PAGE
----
Adult-Use Cannabis Legalization Bill Makes Progress in New Hampshire Legislature
Top photo: © Zack Frank | Adobe Stock

Adult-Use Cannabis Legalization Bill Makes Progress in New Hampshire Legislature

A House committee has for the first time recommended passage of a legalization measure, although reform efforts could face opposition in the Senate and from the governor.

March 8, 2019

The New Hampshire House Criminal Justice and Public Safety Committee has for the first time recommended passage of legislation that would legalize adult-use cannabis in the state, and while this is promising news, the legalization effort still has a long road ahead.

The amount of support in the Senate is unclear, and Gov. Chris Sununu remains opposed to legalization, which could present obstacles, according to Matt Simon, legislative analyst and New England political director for the Marijuana Policy Project.

“It’s good progress,” Simon told Cannabis Business Times. “It’s not where we need to be just yet.”

State Rep. Renny Cushing’s (D-Hampton) HB481 would legalize possession of up to an ounce of cannabis for adults 21 and older, as well as establish a cannabis control commission to license and regulate businesses. Tax revenue from cannabis sales would go, in part, to substance abuse treatment and prevention, and municipalities where cannabis businesses are located would also get a portion of the funds to help with impaired driving enforcement.

The House Criminal Justice and Public Safety Committee voted 10-9 in favor of the bill Feb. 21, marking the first time it has approved legislation aimed at legalizing cannabis. (The committee issued negative recommendations of similar bills in 2014 and 2018, which were overturned by the full House before it ultimately approved the measures.)

Next, the legislation heads to the House Ways and Means Committee, which will focus on the details of taxation and regulation. In the meantime, Simon hopes to garner more support in the legislature to possibly overcome the governor’s opposition.

“With the governor being opposed, we believe we’re going to need to get to two-thirds support, and that’s what we’re continuing to work on through the process of the Ways and Means hearing over the next few weeks as we anticipate another House vote,” he said.

It is unclear if the legislation has enough support in the Senate, as well, Simon added. “The Senate is a question. It’s always been more difficult than the House, but the tide really does seem to have turned over there. The senators are really waiting to see what comes over. … There’s no real pressure on them to take a position just yet. … Some are clearly supportive, some are clearly opposed, but many are remaining non-committal. We’ll see what happens.”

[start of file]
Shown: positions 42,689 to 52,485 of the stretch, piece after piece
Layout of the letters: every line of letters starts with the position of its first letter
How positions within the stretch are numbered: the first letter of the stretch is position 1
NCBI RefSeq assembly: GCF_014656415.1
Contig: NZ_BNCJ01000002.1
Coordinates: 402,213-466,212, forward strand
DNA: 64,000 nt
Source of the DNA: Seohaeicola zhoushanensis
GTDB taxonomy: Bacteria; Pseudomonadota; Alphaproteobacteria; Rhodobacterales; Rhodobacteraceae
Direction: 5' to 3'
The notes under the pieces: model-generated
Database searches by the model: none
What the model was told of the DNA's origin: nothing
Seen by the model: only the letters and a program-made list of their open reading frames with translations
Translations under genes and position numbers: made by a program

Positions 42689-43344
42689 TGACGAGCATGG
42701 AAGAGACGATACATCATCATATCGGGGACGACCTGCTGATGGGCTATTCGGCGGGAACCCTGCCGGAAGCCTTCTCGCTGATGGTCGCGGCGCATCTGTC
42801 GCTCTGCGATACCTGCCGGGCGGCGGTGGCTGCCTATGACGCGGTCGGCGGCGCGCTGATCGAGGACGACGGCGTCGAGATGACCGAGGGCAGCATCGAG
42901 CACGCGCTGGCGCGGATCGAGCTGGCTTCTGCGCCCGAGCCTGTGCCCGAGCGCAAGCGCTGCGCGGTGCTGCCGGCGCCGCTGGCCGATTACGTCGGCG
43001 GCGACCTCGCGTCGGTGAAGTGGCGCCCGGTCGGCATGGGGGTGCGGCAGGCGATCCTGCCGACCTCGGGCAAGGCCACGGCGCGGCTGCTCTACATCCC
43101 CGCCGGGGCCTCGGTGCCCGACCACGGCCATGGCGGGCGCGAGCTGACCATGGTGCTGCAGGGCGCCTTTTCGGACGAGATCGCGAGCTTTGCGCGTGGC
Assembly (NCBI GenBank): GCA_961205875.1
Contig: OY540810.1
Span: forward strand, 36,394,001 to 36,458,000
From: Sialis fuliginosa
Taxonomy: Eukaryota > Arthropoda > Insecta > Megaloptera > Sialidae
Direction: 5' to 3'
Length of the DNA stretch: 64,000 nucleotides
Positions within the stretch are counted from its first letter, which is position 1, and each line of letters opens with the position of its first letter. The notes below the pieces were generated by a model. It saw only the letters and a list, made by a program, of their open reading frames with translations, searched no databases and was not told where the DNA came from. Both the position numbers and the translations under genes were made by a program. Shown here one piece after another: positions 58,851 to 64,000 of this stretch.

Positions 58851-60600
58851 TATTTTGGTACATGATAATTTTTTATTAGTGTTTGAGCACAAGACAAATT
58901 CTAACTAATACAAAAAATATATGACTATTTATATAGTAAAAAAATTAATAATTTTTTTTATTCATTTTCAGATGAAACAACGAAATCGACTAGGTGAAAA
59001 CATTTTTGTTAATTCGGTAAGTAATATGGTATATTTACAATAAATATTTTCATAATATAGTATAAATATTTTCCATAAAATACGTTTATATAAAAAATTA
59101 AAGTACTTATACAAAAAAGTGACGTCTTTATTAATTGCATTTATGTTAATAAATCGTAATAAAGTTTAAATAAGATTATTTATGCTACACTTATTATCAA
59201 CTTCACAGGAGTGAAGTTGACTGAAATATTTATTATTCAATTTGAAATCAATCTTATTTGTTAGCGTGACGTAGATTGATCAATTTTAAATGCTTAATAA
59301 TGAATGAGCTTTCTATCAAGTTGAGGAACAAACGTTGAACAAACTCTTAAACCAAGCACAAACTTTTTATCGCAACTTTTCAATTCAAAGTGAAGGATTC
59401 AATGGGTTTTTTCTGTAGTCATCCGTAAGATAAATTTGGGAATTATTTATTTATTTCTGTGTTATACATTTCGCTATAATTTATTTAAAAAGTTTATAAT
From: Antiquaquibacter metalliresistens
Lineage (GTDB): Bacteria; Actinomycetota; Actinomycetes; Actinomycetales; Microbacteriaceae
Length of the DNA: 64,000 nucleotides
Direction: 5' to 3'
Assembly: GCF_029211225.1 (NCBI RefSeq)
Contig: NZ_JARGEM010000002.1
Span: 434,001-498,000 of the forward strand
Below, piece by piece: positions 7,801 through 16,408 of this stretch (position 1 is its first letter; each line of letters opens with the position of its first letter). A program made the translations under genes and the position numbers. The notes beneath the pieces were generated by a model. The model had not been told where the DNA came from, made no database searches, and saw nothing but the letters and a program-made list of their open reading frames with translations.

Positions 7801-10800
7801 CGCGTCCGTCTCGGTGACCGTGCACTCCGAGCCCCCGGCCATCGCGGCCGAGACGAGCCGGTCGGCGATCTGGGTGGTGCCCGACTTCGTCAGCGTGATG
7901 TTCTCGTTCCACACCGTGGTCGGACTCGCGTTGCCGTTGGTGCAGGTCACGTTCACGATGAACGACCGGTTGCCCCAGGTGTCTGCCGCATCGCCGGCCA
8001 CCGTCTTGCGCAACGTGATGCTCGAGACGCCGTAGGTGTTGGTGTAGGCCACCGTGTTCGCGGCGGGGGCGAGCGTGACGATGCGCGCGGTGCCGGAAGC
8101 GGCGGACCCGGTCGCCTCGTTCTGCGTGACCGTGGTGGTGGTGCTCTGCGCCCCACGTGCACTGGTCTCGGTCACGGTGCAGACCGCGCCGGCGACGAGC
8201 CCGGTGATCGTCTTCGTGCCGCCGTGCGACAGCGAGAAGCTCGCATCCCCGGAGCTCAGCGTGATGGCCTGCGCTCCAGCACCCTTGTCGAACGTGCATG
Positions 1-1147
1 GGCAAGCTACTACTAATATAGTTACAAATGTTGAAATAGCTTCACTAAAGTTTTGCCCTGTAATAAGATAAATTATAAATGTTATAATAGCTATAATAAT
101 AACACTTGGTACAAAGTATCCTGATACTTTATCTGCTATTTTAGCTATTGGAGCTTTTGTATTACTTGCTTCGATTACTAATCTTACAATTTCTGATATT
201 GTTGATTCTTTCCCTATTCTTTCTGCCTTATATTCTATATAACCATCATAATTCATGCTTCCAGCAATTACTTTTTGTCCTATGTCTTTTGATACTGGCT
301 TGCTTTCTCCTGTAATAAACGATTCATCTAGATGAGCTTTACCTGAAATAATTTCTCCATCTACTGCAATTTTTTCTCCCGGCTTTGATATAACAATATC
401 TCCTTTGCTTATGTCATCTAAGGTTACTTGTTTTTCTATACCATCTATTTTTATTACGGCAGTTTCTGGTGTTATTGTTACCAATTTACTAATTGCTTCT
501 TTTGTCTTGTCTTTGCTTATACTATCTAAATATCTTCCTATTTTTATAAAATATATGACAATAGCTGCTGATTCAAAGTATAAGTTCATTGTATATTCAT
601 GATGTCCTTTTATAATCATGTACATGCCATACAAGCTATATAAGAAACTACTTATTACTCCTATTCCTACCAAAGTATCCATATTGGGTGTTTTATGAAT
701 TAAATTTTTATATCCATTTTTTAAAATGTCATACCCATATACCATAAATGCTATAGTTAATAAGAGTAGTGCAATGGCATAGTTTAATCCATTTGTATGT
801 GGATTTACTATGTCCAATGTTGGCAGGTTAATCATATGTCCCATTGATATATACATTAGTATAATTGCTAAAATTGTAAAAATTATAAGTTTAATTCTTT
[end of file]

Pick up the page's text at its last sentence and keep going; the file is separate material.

The Governor’s Commission on Alcohol and Other Drugs, a state commission created to reduce alcohol and drug problems in New Hampshire, could also present a roadblock. In late January, the commission expressed opposition to HB481; although some members did not vote, those who did were unanimous in their opposition.

“That commission opposed medical cannabis for years. It opposed [decriminalization] for years,” Simon said. “It’s not representative in any way of the people. It’s a bunch of interested parties, some representing agencies and departments of government, and other stakeholders who are in the public health and treatment and recovery-type sectors. So, it’s been an issue for the last decade.”

While the committee’s position has had an influence on policy reform efforts in the state, its opposition is not insurmountable, he added. “It’s certainly made it more difficult, but we’ve overcome its opposition before, and we will again.”

It is also promising that some members abstained from the vote, Simon said. “I think what was more significant is that there were, I think, four members of the commission that abstained from the vote. I don’t know if anybody ever abstained in the past. There were at least abstentions this time, which I’ll take as a positive.”

Other cannabis policy reform efforts this legislative session include adding qualifying conditions to the medical program—including opioid use disorder—and allowing home grow for patients.

And, of course, the path to adult-use legalization forges on.

“I believe that we can get to two-thirds in both the House and Senate, but it’s going to be an uphill climb,” Simon said. “The bill will have to continue building support over the coming weeks and months for that to happen."